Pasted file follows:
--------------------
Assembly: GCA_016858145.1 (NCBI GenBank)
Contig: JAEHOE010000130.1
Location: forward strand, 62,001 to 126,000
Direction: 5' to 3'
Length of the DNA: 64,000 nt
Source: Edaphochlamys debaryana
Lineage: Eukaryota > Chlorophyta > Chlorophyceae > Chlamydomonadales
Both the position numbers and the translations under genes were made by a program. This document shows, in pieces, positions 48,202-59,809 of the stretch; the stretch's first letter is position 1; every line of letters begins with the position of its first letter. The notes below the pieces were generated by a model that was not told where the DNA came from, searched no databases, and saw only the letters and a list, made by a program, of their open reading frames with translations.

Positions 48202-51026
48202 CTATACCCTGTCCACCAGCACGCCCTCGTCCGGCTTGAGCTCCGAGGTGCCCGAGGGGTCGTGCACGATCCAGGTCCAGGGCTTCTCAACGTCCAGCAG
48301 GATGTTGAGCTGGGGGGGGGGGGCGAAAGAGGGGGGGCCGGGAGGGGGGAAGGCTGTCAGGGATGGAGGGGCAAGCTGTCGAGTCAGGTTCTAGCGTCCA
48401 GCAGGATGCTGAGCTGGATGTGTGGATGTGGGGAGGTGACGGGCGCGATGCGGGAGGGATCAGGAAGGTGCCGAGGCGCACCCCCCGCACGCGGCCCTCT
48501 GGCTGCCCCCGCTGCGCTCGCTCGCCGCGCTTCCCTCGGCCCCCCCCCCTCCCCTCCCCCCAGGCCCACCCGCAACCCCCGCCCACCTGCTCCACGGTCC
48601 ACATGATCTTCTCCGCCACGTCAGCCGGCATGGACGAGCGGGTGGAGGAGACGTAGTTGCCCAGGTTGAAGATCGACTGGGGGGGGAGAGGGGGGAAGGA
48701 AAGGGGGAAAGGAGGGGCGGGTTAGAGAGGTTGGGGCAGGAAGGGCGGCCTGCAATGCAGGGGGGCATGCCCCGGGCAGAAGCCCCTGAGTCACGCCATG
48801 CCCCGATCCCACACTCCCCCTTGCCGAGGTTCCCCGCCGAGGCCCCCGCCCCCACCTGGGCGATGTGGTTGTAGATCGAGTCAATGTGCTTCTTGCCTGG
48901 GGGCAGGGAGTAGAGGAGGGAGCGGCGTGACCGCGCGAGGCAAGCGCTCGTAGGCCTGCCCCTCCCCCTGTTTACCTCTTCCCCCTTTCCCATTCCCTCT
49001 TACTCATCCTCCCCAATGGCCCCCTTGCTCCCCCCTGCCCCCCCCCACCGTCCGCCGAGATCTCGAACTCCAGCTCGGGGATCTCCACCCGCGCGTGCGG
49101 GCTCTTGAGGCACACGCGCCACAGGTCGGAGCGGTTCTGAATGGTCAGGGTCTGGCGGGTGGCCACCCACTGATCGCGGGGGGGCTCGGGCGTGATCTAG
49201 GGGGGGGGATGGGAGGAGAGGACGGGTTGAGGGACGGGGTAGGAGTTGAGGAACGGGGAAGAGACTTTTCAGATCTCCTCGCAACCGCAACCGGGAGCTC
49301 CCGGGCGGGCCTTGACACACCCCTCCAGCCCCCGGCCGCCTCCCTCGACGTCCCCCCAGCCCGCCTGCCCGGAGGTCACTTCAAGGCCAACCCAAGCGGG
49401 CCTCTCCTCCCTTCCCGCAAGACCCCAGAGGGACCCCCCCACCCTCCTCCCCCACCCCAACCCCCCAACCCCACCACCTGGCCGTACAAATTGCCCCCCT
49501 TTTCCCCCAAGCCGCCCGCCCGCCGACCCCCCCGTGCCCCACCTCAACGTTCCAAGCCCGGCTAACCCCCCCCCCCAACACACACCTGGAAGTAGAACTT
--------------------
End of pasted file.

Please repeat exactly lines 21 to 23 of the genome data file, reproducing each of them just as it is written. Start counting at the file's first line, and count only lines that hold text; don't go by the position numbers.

49301 CCGGGCGGGCCTTGACACACCCCTCCAGCCCCCGGCCGCCTCCCTCGACGTCCCCCCAGCCCGCCTGCCCGGAGGTCACTTCAAGGCCAACCCAAGCGGG
49401 CCTCTCCTCCCTTCCCGCAAGACCCCAGAGGGACCCCCCCACCCTCCTCCCCCACCCCAACCCCCCAACCCCACCACCTGGCCGTACAAATTGCCCCCCT
49501 TTTCCCCCAAGCCGCCCGCCCGCCGACCCCCCCGTGCCCCACCTCAACGTTCCAAGCCCGGCTAACCCCCCCCCCCAACACACACCTGGAAGTAGAACTT